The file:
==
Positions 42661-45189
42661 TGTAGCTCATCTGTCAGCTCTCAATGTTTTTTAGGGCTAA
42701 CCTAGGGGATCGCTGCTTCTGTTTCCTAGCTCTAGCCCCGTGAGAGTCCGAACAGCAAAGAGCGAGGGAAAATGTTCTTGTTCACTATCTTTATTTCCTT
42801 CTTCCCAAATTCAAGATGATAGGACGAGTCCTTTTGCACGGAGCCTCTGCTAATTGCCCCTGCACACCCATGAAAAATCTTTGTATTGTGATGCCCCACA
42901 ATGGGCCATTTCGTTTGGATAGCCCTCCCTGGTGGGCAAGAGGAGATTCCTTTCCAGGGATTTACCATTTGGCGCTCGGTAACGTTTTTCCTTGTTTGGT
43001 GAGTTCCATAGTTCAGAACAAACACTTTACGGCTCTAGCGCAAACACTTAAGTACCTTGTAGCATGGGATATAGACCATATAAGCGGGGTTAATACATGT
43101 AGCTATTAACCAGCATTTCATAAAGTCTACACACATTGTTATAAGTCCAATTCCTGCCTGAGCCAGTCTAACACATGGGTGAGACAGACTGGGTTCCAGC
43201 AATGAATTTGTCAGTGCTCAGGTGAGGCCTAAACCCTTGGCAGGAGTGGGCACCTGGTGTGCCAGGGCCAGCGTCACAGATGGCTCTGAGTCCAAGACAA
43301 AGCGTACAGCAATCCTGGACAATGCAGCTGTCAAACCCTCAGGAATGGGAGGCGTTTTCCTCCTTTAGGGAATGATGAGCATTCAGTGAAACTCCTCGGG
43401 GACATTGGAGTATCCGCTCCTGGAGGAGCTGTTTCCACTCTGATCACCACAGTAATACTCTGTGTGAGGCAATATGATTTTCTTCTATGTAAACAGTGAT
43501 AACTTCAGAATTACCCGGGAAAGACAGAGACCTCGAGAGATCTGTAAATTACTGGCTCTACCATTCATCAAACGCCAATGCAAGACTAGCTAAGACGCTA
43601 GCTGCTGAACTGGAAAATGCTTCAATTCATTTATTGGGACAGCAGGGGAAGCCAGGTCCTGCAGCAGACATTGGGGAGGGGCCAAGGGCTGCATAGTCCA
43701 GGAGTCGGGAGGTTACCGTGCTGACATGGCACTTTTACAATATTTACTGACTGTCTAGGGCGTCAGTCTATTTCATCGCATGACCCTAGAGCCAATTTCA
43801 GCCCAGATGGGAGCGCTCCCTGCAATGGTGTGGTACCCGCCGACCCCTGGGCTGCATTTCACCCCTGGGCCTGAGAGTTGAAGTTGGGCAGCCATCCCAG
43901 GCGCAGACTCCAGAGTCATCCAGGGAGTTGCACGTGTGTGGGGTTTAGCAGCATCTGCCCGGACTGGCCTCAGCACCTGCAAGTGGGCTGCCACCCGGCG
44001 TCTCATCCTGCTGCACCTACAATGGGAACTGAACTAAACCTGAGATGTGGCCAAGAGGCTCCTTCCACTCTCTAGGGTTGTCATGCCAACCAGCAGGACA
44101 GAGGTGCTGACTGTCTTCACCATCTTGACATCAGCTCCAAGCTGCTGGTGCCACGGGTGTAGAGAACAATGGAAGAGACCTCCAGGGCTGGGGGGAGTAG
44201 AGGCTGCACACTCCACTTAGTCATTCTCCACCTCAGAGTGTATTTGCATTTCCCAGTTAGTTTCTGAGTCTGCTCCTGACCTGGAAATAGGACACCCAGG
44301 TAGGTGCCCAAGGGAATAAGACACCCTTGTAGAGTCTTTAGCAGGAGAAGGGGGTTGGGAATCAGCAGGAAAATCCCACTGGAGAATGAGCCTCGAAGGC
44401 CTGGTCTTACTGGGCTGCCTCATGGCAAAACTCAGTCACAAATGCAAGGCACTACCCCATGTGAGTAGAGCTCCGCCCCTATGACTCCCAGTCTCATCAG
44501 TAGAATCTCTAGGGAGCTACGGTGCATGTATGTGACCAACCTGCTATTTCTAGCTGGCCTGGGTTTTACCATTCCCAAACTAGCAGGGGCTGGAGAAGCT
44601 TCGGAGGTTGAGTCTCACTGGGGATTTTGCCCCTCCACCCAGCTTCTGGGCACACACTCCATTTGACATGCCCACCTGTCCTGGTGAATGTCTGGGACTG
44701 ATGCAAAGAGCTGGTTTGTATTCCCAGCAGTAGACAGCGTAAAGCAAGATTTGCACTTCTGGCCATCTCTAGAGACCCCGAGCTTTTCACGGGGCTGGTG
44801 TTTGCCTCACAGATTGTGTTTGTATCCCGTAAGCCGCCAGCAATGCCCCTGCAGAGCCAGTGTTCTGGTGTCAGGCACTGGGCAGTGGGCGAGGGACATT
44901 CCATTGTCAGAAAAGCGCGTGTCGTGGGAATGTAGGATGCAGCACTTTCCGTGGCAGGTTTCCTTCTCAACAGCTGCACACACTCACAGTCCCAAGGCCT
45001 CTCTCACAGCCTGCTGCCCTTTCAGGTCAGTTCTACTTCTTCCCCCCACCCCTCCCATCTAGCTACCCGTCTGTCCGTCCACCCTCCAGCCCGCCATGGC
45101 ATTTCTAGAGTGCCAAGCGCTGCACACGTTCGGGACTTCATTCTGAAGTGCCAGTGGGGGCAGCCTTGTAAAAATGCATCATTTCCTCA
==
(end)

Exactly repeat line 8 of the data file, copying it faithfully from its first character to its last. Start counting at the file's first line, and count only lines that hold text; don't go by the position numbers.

43201 AATGAATTTGTCAGTGCTCAGGTGAGGCCTAAACCCTTGGCAGGAGTGGGCACCTGGTGTGCCAGGGCCAGCGTCACAGATGGCTCTGAGTCCAAGACAA